Los Angeles Times
November 9, 2012
They design our electronics, harvest our food, staff our research labs and care for our children. Immigrants — legal and illegal, skilled and unskilled — by all accounts are vital cogs in the wheel of the U.S. economy, and the money they send back to their families improves the quality of life throughout their homelands.
So why, when both sending and receiving countries benefit, is the quest for comprehensive immigration reform in the United States so politically divisive and often pushed to the legislative back burner?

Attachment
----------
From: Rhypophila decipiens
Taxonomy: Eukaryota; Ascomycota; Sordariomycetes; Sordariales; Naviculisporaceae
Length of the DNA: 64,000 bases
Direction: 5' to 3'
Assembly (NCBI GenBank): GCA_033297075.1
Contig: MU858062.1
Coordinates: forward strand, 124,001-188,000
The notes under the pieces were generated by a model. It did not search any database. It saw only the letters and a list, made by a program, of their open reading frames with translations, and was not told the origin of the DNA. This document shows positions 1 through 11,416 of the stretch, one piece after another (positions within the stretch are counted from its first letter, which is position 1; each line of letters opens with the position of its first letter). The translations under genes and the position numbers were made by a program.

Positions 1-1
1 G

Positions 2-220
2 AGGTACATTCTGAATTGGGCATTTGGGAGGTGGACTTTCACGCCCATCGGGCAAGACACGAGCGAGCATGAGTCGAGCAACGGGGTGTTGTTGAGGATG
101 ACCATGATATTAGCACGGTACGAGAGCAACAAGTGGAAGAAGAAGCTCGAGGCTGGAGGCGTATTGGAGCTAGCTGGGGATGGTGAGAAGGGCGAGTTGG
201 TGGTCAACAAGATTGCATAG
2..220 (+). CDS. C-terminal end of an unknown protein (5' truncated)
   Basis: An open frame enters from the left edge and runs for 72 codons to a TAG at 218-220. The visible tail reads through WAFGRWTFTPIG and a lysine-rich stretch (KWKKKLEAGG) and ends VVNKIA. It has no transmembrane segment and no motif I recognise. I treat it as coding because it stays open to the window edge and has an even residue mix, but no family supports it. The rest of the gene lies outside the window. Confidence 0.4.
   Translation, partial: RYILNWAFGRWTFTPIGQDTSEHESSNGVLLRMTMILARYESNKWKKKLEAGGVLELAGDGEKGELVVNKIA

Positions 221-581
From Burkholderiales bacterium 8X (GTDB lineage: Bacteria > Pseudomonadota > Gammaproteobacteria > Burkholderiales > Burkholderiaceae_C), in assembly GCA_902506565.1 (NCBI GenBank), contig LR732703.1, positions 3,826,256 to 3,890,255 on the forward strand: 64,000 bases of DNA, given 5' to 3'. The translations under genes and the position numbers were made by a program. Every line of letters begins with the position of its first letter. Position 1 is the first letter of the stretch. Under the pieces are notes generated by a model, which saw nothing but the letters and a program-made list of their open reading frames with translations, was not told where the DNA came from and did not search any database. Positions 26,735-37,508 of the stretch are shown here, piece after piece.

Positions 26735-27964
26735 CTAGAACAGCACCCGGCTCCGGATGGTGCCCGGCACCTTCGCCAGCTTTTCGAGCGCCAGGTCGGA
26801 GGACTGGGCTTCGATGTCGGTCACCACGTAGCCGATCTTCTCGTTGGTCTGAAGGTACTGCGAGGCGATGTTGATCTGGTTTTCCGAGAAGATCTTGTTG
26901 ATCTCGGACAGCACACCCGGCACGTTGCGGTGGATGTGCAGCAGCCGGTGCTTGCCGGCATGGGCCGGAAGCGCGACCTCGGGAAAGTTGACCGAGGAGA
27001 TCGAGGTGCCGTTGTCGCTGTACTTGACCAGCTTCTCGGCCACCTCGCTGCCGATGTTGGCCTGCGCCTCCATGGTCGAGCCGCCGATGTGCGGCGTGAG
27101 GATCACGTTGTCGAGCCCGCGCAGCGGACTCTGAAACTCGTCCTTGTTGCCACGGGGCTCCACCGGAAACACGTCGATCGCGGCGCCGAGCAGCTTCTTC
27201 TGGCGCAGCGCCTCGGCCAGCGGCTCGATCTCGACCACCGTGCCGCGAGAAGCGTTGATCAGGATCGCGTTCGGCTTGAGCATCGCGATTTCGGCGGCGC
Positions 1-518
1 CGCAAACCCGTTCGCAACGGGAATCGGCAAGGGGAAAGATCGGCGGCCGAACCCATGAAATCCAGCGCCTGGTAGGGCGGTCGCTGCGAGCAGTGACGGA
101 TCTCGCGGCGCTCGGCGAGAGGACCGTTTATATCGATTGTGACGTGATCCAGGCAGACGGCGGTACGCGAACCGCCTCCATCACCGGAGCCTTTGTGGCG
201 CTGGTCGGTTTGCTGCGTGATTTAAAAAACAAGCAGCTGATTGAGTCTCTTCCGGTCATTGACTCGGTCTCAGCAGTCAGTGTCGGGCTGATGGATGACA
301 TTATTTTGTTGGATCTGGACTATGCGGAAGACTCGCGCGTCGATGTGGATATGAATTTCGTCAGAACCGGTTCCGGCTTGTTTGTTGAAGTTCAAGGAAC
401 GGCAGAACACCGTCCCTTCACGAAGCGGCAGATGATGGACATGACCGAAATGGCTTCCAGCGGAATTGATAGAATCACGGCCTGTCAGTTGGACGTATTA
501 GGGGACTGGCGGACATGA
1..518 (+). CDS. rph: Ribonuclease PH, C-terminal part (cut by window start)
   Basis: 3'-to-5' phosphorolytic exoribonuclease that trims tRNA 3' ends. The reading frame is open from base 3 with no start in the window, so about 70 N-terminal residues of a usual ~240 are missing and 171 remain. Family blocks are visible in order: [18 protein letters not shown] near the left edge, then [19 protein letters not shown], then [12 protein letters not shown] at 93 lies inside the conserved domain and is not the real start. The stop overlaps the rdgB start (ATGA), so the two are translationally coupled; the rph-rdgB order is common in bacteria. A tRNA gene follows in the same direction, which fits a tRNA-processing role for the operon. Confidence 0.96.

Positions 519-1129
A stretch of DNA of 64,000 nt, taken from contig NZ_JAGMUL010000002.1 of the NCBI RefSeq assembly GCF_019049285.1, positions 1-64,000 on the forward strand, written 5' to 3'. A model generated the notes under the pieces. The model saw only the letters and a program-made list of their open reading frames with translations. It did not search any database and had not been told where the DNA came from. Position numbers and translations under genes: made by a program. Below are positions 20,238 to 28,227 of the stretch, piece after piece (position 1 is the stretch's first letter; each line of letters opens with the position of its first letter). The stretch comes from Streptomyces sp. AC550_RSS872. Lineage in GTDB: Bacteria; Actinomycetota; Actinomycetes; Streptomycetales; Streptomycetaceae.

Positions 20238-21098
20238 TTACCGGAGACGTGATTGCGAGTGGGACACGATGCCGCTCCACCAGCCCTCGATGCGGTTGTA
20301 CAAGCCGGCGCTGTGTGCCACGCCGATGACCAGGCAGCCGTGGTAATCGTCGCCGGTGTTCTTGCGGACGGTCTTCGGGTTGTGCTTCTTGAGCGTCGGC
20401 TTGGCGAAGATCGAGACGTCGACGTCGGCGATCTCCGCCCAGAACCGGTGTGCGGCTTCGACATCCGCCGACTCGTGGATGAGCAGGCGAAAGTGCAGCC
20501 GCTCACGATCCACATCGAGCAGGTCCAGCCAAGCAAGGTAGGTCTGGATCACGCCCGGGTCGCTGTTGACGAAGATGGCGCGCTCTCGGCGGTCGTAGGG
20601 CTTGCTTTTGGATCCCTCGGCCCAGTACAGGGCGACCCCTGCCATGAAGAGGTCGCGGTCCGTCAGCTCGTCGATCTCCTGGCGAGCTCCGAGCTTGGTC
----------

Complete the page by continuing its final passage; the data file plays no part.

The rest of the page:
Immigration policy experts say the caustic partisan debate over who can stay and who must go has been ratcheted up by the lingering joblessness inflicted by the Great Recession and the searing spotlight of Campaign 2012 that illuminated only candidates’ points of contention rather than those of convergence.